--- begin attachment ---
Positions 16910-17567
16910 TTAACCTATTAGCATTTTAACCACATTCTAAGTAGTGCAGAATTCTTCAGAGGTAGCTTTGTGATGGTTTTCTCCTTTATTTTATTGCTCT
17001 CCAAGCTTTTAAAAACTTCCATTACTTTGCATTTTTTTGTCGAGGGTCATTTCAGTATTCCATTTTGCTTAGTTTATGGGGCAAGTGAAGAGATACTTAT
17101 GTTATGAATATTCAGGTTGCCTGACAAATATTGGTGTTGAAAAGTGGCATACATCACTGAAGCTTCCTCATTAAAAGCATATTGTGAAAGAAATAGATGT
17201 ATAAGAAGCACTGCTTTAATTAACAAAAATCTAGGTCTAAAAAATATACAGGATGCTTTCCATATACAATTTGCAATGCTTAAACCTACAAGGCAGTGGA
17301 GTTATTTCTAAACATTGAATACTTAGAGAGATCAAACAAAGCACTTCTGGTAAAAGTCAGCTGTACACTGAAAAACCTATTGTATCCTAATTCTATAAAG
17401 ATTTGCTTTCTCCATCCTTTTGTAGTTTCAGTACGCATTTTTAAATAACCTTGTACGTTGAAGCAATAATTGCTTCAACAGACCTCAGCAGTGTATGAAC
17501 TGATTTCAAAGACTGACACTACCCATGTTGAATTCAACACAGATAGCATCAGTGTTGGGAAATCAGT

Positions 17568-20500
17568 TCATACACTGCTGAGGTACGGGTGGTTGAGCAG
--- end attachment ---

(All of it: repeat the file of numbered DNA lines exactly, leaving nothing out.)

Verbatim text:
Positions 16910-17567
16910 TTAACCTATTAGCATTTTAACCACATTCTAAGTAGTGCAGAATTCTTCAGAGGTAGCTTTGTGATGGTTTTCTCCTTTATTTTATTGCTCT
17001 CCAAGCTTTTAAAAACTTCCATTACTTTGCATTTTTTTGTCGAGGGTCATTTCAGTATTCCATTTTGCTTAGTTTATGGGGCAAGTGAAGAGATACTTAT
17101 GTTATGAATATTCAGGTTGCCTGACAAATATTGGTGTTGAAAAGTGGCATACATCACTGAAGCTTCCTCATTAAAAGCATATTGTGAAAGAAATAGATGT
17201 ATAAGAAGCACTGCTTTAATTAACAAAAATCTAGGTCTAAAAAATATACAGGATGCTTTCCATATACAATTTGCAATGCTTAAACCTACAAGGCAGTGGA
17301 GTTATTTCTAAACATTGAATACTTAGAGAGATCAAACAAAGCACTTCTGGTAAAAGTCAGCTGTACACTGAAAAACCTATTGTATCCTAATTCTATAAAG
17401 ATTTGCTTTCTCCATCCTTTTGTAGTTTCAGTACGCATTTTTAAATAACCTTGTACGTTGAAGCAATAATTGCTTCAACAGACCTCAGCAGTGTATGAAC
17501 TGATTTCAAAGACTGACACTACCCATGTTGAATTCAACACAGATAGCATCAGTGTTGGGAAATCAGT

Positions 17568-20500
17568 TCATACACTGCTGAGGTACGGGTGGTTGAGCAG